Introduction: Previous studies in our laboratory have demonstrated that the active form of vitamin D, 1,25-di hydroxy vitamin D3 (1,25 D3), or its analogs such as EB 1089, can confer enhanced sensitivity to ionizing radiation (IR). Sensitization by EB 1089 appeared to be a consequence of the promotion of autophagic cell death. The current work was designed to extend these findings to ZR-75-1 breast tumor cells, also a p53 wild type ER positive cell line, utilizing 1,25- D3 combined with IR.

Experimental Procedure : In vitro studies assessed the effects of 100nM 1,25 D3 alone, fractionated IR (5 × 2 Gy) delivered over a period of 3 days, and the combination treatment of 100nM 1,25 D3 72hrs prior to IR.

Reults: Radiation alone produced an approximately 30% reduction in total cell number. Pretreatment with 1,25D3 enhanced radiation sensitivity such that an approximately 75% reduction in total cell number was observed. There was no evidence of apoptosis in cells treated with IR alone or pretreated with 1,25 D3 (lack of nuclear fragmentation or chromatin condensation or cleavage of caspase-3). Cell death was succeeded by a prolonged interval of growth arrest with either IR alone or IR preceded by 1,25 D3. Positive β-galactosidase staining, cell flattening and enlargement indicated that residual surviving cells (with IR alone or IR preceded by 1,25 D3) were in a state of senescence. Acridine orange staining and p62 degradation were indicative of autophagy with IR alone; however, autophagy was reduced when IR was preceded by pretreatment with 1,25 D3; there was minimal evidence of autophagy with 1,25 D3 alone. Clearly, autophagy does not appear to be responsible for radiation sensitization in this experimental model. Unexpectedly, the formation of binucleated cells with micronuclei, morphology indicative of mitotic catastrophe, was evident primarily in cells pretreated with 1,25 D3 prior to IR but not in cells treated with IR alone.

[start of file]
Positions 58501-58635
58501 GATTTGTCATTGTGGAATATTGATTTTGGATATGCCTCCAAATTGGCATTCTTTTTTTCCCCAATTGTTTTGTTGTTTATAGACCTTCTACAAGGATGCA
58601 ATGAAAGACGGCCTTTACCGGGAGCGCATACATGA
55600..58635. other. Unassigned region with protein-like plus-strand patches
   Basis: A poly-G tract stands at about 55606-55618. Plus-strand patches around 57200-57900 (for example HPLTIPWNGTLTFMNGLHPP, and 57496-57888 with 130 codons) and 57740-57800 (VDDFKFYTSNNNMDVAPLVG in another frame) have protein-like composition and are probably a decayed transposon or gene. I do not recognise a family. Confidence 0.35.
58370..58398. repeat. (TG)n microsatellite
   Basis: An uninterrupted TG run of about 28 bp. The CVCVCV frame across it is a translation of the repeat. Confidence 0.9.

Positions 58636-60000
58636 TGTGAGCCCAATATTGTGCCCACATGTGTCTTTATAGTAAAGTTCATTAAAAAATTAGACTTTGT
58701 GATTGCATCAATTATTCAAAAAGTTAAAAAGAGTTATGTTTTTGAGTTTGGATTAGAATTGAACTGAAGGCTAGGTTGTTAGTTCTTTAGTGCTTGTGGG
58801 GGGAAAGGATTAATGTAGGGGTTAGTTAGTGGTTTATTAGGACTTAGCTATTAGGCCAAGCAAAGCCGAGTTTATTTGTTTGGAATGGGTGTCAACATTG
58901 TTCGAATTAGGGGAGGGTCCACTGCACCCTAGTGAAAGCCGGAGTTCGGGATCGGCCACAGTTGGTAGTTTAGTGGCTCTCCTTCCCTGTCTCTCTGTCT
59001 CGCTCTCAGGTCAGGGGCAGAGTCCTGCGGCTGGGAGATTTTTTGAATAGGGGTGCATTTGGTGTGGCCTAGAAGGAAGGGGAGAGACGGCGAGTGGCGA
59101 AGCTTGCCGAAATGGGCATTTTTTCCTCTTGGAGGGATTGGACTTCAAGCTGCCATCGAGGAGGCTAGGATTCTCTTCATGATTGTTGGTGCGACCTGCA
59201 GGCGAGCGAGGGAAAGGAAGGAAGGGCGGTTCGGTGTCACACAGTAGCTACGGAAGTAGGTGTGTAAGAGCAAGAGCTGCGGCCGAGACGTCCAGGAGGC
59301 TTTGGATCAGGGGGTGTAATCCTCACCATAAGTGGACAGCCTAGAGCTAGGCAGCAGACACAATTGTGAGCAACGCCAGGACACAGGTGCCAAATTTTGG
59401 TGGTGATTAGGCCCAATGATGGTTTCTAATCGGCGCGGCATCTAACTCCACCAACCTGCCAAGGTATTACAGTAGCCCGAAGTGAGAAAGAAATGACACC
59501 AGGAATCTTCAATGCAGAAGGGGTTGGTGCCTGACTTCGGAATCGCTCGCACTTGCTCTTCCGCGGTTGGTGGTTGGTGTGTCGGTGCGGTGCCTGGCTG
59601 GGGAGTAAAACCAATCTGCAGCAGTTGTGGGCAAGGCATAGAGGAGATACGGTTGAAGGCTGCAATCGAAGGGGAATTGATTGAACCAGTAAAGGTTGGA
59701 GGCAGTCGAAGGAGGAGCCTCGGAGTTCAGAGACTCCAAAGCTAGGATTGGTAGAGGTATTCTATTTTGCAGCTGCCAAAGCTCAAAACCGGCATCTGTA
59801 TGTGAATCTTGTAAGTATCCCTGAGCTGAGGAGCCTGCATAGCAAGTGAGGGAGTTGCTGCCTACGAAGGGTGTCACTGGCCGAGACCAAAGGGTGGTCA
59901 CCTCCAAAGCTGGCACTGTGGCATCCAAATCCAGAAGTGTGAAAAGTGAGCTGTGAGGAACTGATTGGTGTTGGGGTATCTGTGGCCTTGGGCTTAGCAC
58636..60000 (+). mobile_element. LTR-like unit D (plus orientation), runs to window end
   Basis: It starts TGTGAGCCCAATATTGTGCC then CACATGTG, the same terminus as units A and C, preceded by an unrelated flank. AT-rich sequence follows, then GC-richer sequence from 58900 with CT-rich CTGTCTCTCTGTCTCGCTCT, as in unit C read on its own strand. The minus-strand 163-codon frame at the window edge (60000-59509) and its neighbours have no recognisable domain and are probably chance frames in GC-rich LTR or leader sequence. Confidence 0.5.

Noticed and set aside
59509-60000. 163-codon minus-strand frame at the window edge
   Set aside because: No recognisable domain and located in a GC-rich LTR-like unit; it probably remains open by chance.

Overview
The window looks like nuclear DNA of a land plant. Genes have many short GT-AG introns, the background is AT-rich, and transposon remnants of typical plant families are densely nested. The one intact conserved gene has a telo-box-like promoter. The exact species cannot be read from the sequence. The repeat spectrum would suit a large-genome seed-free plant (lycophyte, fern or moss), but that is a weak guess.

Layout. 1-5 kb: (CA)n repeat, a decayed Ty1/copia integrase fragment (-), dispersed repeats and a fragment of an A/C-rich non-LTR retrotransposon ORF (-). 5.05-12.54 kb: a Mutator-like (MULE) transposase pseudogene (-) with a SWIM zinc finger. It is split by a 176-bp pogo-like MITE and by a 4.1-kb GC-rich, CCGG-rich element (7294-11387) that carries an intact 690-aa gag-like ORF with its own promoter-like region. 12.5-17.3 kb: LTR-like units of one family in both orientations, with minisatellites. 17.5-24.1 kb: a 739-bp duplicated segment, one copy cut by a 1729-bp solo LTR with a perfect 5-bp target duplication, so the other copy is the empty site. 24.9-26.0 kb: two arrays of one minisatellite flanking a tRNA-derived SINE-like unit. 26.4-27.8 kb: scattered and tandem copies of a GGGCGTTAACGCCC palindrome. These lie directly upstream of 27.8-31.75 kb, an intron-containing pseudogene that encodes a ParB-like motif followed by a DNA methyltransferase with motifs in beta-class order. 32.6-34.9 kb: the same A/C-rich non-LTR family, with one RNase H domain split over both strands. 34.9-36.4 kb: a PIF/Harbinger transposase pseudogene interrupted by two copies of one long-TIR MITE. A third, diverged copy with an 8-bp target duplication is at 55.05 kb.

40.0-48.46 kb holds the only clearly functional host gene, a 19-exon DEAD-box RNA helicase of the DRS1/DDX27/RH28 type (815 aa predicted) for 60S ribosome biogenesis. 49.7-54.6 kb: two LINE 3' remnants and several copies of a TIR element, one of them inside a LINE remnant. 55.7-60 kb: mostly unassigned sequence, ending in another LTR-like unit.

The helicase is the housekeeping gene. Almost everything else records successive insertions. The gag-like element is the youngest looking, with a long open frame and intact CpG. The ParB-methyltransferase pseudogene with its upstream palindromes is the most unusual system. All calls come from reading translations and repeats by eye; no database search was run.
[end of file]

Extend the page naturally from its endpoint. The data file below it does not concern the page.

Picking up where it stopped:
Conclusion: Pretreatment with vitamin D3 has the capacity to radiosensitize ZR-75-1 breast cancer cells by increasing the rate and extent of cell killing. Residual surviving cells after both radiation treatment alone and vitamin D pre-treatment appear to be in a state of prolonged growth arrest/senescence. Furthermore, in this system autophagy may prove to be cytoprotective instead of cytotoxic and could be involved in regulating senescence. While the initial mode of cell death has yet to be determined, it appears that mitotic catastrophe may play a role in vitamin D3's radiosensitization of ZR-75-1 breast cancer cells.

Implications. Taken together with our previous work, these studies support the concept that 1,25 D3 and/or its analogs enhance radiation sensitivity in breast tumor cells through the promotion of multiple cell death pathways.

Citation Format: {Authors}. {Abstract title} [abstract]. In: Proceedings of the 101st Annual Meeting of the American Association for Cancer Research; 2010 Apr 17-21; Washington, DC. Philadelphia (PA): AACR; Cancer Res 2010;70(8 Suppl):Abstract nr 1405.